• State exchanges with federal oversight - 2014
        • Regulated market for individuals and small businesses
        • Incomes between 133-400% FPL eligible for subsidies
        • Individuals pay sliding scale premiums capped at 3% - 9.8% of income
        • Up to 50% premium subsidy for small low wage employers <50 employees (available now)
        • Would cover 2.3 million uninsured in CA (UCLA)
        • Would subsidize 45% of individually purchased private insurance in CA (CHIS calculation)
      • Initial focus -- small group and individual markets
        • CBO projects 25 million would purchase through Exchanges
        • Expands past 2017
    • Sliding Scale Premiums and Out of Pocket – tied to Price
    • The Uninsured after Health Reform: California Source: Health Policy Fact Sheet , UCLA Center for Health Policy Research, Oct 2009
    • Insurance Transformation
      • Exchange plans and new individual market plans
        • Guaranteed issue and renewal
        • Risk-adjustment mechanisms to discourage insurer ‘gaming’
        • Rating variation: age, geography, family size, and tobacco use
        • Mandatory data reporting
        • Compete on price and quality, not medical underwriting
        • ‘ Essential community providers’ must be included in plan networks
        • New national non-profit insurer managed by OPM
      • New protections across entire market
        • Minimum benefits package (grandfathering exceptions)
        • Minimum medical loss ratio (80% in small group, 85% in large group
        • Transparency in claims, costs, enrollment, etc.
        • Standardized administrative processes
        • No copays for effective preventive services
    • Insurance: Minimum Benefits
      • Covered Benefits
        • 4 benefits categories ranging from 60 to 90% of the cost of the covered benefit packages (Bronze, Silver, Gold, Platinum), mandate tied to bronze
        • Grandfathers existing benefits (you like it, you keep it)
        • Young invincible coverage:
          • Prevention and catastrophic coverage for those up to age 30 or individuals exempt from mandate due to financial hardship
    • September 23, 2010
      • Young adults up to age 26 guaranteed can stay on their parents’ insurance
      • Children can no longer be denied insurance coverage because they have a pre-existing condition (adults in 2014)
      • Ends the practice of rescissions, making it illegal for insurers to drop an individual who gets sick and 'unprofitable’
      • Ends lifetime caps on insurance claims for all individuals, assuring individuals with a chronic disease or medical emergency the security to access vital services
      • Requires new plans to offer proven preventive care with NO cost sharing or co-pays, assuring access to these vital services even in economic hardship
      • Imposes a 10% sales tax on tanning services
    • Reform Financing: 1/2 savings and 1/2 taxes
      • Savings in Medicare and Medicaid
        • Provider payments: MA reductions and productivity increase adjustments
      • Pay or play for employers with over 50 employees
      • Excise tax on Cadillac plans
      • Insurance industry, device and pharmaceutical manufacturer fees
      • 0.9% Medicare payroll tax increase on individual/joint incomes over $200K/$250K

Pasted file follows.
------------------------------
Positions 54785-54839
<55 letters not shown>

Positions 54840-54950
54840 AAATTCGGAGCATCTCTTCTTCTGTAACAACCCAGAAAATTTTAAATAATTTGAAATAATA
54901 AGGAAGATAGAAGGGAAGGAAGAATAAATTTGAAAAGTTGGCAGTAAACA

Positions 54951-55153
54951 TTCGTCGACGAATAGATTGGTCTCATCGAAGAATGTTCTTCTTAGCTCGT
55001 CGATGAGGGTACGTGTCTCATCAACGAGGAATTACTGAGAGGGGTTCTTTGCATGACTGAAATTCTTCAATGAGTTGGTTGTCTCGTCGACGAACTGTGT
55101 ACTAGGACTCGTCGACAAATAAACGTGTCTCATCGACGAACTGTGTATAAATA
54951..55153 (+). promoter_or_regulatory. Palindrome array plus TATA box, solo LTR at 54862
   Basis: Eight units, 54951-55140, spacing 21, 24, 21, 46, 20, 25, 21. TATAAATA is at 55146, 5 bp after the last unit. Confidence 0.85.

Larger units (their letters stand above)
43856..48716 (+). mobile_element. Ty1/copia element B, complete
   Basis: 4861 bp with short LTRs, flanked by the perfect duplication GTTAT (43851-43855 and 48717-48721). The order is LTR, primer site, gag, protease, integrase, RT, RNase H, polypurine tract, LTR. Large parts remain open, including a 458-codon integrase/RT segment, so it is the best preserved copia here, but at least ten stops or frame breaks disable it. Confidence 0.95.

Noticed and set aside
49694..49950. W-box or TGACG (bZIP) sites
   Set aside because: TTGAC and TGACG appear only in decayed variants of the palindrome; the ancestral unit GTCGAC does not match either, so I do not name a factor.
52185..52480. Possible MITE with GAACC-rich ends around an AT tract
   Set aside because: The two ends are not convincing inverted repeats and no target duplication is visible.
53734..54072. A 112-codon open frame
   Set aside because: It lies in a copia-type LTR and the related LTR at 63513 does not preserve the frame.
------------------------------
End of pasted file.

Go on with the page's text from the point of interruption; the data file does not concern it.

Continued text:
• 3.0% Medicare tax on unearned income of individual/joint incomes over $200K/$250K
      • CBO finds law will reduce deficit by $130B over 10 years, $1.2T over 20 years
    • System-wide Savings
      • Independent Payment Advisory Board (IPAB): MedPAC with teeth
      • Care coordination and delivery integration pilots
        • Pay for Performance incentives in Medicare
        • Accountable Care Organizations
        • HIT
      • Patient Centered Outcome Research Institute
        • Clearinghouse for national comparisons on the effectiveness of treatments
      • Medicare fraud and abuse programs
      • Program Simplification: Breaking down the silos
        • County programs, State programs, federal uncompensated care
        • Major relief to state and county budgets
    • System-wide Savings
      • Focus on primary care, prevention and wellness
        • $11B for community clinic infrastructure
          • Lynchpin of reform
        • 10% Medicare reimbursement increase for PCPs
        • Medicaid reimbursement increase to 100% Medicare levels for 2 years (2014)
        • Prevention and Public Health Fund ($500M)
        • Workplace wellness grant programs ($200M)
        • Health disparity monitoring programs and intervention grants
        • Community transformation grants
        • Nutrition labeling in chain restaurants
    • Strengthening the Health Workforce
      • National Health Care Workforce Commission
      • Primary Care training ($255 million), loan forgiveness ($125M annually) and expanded residency slot distribution
      • National Health Service Corps ($1B annually)
      • Public health fellowships
      • Nursing grants, nurse-managed clinics
      • Community health worker scholarships
    • Looking to the Future
      • Today: State based high-risk insurance pool, closing the Medicare donut hole, strengthening consumer protections
      • Tomorrow?: Health Exchange bills in CA
      • Crystal ball: Massachusetts 2006 health reform
        • Phase 1 complete: Near-universal coverage (98.5%)
        • Phase 2: Cost containment
      • www.Healthcare.gov
    • Looking to the Future
      • We have decided as a nation that basic access to health care is a nationwide responsibility
      • Implementation needs to be effective and sustainable in order to improve long-term population and economic health
      • 95% of the legislation will be implemented by 2014: the next few years are crucial
      • Implementation is forever: No system is perfect
    • Thanks!